2 of 3 [Part 1,
Treating Numbers Instead of a Person
Authoritative advice for treating blood pressure has changed dramatically
over the years. Forty years ago, the chapter on hypertension in
Harrison's Textbook of Medicine stated:
"Whatever the form of therapy selected, it must not be forgotten
that the physician who treats hypertension is treating the patient
as a whole, rather than the separate manifestations of a disease.
The first principle of the therapy of
hypertension is the knowledge of when to treat and when not to
treat... A woman who has tolerated her diastolic pressure
of 120 for 10 years without symptoms or deterioration does not
need immediate treatment for hypertension. Marked elevation of
systolic pressure, with little or no rise in diastolic, does not
constitute an indication for depressor therapy. This is particularly
true in the elderly or arteriosclerotic patient, even though the
diastolic pressure may also be moderately elevated."
Today, that would be grounds for malpractice. The chapter, which
was written by John Merrill, a leading authority on hypertension
from Harvard, goes on to emphasize that:
"The physician must constantly weigh the value of making
his patient 'blood pressure conscious' by a specific regimen and
regular follow-up, against real need for any particular form of
therapy. Above all, in treatment or prognostication,
he must avoid engendering in the patient a fear of the disease
which may be unwarranted in our present state of knowledge."
Contrast this with the current cookie cutter approach of treating
numbers that are often meaningless instead of people. There is absolutely
nothing new about prehypertension, which was previously referred
to as "high normal" at levels higher than 120/80. This
would still be a preferable description since nobody knows whether
these individuals will go on to develop sustained hypertension or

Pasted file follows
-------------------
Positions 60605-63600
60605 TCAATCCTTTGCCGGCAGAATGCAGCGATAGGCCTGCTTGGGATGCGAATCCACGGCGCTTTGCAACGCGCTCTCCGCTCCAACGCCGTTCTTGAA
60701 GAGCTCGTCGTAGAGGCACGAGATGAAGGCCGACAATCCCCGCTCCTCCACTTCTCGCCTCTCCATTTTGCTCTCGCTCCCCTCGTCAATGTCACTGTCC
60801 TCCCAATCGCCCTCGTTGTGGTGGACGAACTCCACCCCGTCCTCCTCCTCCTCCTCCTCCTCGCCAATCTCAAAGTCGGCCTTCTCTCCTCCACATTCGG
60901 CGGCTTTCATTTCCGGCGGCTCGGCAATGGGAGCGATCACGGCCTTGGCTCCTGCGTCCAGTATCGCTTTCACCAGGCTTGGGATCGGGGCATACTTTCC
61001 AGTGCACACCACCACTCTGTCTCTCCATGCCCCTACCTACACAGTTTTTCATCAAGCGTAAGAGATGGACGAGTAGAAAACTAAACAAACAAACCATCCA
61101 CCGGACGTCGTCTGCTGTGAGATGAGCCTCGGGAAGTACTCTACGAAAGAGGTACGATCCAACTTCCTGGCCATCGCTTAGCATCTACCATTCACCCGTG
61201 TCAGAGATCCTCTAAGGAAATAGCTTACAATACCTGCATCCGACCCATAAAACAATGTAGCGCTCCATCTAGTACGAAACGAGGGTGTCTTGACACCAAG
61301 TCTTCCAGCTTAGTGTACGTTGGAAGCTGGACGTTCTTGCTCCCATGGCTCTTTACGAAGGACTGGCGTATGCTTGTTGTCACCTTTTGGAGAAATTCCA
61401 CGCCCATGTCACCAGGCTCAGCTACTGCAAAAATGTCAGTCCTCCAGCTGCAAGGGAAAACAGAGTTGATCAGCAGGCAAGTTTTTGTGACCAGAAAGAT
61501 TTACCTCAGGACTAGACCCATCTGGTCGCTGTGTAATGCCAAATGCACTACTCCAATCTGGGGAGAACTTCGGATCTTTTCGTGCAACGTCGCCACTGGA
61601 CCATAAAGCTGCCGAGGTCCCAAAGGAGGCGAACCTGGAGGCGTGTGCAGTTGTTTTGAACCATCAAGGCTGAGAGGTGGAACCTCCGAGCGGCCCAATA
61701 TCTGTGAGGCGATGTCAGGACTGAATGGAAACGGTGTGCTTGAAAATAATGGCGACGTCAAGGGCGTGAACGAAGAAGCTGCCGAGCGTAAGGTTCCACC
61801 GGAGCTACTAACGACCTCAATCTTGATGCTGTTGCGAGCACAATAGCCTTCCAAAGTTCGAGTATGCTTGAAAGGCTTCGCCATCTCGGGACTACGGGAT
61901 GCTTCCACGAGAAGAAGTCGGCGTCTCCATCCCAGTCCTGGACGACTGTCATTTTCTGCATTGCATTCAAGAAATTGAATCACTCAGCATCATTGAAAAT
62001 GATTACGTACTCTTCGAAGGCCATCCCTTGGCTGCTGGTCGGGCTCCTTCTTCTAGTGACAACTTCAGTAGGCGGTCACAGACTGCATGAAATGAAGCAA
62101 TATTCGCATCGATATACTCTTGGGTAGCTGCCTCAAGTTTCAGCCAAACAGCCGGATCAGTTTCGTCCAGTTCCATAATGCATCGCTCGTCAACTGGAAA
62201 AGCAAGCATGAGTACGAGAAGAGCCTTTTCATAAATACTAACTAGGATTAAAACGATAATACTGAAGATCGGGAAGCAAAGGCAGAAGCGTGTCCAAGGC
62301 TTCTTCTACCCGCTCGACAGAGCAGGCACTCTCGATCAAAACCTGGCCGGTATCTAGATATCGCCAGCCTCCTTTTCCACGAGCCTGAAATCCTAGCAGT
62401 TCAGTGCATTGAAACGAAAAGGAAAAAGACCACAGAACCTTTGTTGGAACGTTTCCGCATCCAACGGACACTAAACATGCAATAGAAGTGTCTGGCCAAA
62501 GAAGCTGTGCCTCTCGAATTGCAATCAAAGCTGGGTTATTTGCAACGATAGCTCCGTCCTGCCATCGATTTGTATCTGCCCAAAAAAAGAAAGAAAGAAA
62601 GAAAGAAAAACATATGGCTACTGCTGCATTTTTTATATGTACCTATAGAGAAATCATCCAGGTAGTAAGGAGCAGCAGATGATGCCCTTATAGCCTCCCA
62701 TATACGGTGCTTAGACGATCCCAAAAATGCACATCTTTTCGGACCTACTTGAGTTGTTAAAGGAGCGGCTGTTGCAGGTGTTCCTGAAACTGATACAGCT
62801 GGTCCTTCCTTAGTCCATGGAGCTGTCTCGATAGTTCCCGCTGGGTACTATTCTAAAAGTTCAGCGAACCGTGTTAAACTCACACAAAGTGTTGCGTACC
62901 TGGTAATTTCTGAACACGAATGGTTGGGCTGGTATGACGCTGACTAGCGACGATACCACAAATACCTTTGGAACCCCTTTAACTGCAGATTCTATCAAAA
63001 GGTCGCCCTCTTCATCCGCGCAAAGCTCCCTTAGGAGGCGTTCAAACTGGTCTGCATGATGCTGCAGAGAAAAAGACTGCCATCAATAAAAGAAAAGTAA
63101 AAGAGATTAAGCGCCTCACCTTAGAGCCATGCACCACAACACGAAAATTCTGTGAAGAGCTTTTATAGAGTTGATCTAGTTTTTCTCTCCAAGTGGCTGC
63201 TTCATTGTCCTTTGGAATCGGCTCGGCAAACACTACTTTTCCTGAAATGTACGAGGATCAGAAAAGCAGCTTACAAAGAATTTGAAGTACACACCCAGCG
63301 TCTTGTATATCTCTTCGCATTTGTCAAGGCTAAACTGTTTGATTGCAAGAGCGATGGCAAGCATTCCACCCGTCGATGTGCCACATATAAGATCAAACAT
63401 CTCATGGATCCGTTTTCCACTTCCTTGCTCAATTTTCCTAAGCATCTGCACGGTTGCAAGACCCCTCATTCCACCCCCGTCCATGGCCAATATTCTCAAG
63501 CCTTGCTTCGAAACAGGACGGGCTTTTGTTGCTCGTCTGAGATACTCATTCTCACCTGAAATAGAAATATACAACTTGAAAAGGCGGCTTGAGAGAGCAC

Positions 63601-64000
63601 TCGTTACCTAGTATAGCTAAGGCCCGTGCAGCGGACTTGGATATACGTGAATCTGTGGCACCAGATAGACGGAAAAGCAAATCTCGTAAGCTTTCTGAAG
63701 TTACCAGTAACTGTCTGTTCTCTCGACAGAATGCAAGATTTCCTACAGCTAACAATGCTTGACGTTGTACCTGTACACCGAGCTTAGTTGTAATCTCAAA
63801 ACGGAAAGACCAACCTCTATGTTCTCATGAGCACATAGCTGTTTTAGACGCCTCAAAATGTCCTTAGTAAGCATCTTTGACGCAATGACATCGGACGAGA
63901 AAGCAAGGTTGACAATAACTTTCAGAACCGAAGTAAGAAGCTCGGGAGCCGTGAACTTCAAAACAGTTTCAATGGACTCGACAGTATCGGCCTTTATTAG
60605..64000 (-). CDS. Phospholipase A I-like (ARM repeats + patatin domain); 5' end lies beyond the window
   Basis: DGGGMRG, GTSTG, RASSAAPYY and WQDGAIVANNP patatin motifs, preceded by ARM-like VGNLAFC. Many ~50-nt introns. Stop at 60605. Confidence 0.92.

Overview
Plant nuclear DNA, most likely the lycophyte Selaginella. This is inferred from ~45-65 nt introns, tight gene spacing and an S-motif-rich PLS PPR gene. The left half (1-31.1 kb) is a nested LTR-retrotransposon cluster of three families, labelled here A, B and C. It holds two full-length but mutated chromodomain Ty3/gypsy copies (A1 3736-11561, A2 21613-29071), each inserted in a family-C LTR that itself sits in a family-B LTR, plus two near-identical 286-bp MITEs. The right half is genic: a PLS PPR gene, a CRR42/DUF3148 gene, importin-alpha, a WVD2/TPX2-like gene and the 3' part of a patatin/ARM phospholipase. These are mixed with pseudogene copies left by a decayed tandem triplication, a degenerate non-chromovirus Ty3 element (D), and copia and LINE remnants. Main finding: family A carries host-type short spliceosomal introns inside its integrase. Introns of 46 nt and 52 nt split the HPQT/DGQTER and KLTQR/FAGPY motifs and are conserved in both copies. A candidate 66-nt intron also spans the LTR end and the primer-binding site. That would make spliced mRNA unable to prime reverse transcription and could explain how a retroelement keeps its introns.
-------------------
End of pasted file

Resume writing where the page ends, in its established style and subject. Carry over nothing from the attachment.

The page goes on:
are at any significantly increased risk for its complications.
All these new guidelines essentially accomplish
are to convert 45 million healthy Americans into new patients by
creating fear. This is precisely what the experts emphasized
we should take pains never to do! How could so many doctors have
been so wrong for so many years?
Whatever happened to the Hippocratic dictum
Primum non nocere (First of all, do no harm)? It used
to be the primary concern of all doctors but seems to have now been
sidelined or forgotten in the frenetic and impersonal pace of modern
medical practice. The recommendations in this new Seventh Report
of the Joint National Committee on Prevention, Detection, Evaluation,
and Treatment of High Blood Pressure (JNC 7) are not very different
from the first JNC report. This was published on 1977 following
several studies showing that blood pressure could be lowered with
thiazide diuretics. Subsequent JNC reports repeatedly recommended
the use of diuretics as initial treatment based on additional reports
demonstrating their efficacy.
Despite this, the use of diuretics actually declined over the next
decade or so, possibly because many went off patent and were no
longer profitable. In addition, newer drugs were being vigorously
promoted and the 1993 JNC 5 guidelines added angiotensin-converting
enzyme (ACE) inhibitors and beta blockers as first-line therapy.
Their sponsors argued that these more expensive drugs might be preferable
since thiazide therapy could be associated with diabetes and abnormal
heart rhythms, especially at higher doses. These medications had
other side effects but it was claimed that they were more likely
to reduce complications such as heart attacks and stroke.
However, many were not as effective even at higher doses or when
combined with other new anithypertensives. Specialists soon found
that half of such patients with pressures greater than 160/100 on
two or more of these drugs improved rapidly when diuretics were
added or their dosage was increased. ACE inhibitors and beta blockers
were removed in JNC 6 and the new guidelines are about the same
as those proposed over 25 years ago, save for this new and confusing
diagnosis of prehypertension.
However, diuretics are not the most effective or safest treatment
for all hypertensives and other drugs are clearly superior for certain
patients. What is wrong is that physicians
are treating a reading on a blood pressure machine in a cookbook
fashion rather than the patient or the cause of the problem.